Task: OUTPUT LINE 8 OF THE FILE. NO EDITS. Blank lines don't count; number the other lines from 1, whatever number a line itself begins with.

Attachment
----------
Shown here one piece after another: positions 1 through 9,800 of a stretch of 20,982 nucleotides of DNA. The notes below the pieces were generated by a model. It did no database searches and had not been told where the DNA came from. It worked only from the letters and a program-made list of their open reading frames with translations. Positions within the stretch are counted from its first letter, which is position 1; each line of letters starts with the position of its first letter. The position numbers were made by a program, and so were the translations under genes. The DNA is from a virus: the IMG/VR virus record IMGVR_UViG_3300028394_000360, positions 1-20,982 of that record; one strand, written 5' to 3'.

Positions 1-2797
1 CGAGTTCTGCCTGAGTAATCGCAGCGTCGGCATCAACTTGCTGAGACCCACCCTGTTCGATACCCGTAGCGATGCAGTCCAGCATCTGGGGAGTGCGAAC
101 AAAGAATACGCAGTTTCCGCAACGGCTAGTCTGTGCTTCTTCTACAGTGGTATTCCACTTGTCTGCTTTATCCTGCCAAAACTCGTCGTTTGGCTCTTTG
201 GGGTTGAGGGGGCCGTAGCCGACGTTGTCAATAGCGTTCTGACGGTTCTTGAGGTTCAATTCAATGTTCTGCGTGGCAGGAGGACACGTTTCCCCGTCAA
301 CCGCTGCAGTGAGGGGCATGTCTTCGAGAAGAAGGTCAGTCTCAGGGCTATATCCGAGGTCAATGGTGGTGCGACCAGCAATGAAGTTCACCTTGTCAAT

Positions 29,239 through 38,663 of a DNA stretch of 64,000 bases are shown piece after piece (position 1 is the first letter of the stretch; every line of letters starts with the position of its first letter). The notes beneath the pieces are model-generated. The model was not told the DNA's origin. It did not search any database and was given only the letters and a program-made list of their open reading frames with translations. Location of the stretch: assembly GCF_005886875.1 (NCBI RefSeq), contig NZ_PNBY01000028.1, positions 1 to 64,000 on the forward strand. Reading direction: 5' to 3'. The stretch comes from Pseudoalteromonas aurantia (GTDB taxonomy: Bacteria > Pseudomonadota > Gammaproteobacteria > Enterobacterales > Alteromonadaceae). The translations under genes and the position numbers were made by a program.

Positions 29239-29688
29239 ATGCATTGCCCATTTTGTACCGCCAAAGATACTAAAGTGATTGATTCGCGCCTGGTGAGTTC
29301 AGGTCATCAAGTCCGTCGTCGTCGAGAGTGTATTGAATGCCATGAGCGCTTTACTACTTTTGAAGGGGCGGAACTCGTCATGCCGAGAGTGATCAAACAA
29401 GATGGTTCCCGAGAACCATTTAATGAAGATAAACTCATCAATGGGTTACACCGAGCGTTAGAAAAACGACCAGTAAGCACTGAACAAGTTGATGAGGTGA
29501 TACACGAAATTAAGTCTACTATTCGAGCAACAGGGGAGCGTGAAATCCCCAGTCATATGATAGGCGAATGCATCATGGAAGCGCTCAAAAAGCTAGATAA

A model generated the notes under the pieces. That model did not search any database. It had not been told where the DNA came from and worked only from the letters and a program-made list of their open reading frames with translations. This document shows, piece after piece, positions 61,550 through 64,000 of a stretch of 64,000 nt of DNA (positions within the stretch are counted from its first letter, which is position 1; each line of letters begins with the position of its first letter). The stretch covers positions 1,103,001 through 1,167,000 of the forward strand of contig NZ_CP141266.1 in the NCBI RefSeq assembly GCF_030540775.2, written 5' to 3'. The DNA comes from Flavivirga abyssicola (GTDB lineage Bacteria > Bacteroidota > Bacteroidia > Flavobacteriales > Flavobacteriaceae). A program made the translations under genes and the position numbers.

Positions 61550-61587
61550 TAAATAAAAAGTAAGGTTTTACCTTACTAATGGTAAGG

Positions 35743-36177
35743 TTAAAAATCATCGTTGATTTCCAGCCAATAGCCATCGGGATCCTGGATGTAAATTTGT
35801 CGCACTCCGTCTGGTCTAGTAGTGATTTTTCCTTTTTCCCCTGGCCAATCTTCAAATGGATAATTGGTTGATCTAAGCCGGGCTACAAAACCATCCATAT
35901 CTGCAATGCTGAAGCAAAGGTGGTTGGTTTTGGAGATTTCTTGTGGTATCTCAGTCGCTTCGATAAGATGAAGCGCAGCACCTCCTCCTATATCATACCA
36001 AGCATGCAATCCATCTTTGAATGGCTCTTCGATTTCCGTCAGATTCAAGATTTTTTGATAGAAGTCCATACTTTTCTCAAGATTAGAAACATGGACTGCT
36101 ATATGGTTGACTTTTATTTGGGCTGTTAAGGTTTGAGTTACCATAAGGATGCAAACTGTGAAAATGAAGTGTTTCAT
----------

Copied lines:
Positions 29239-29688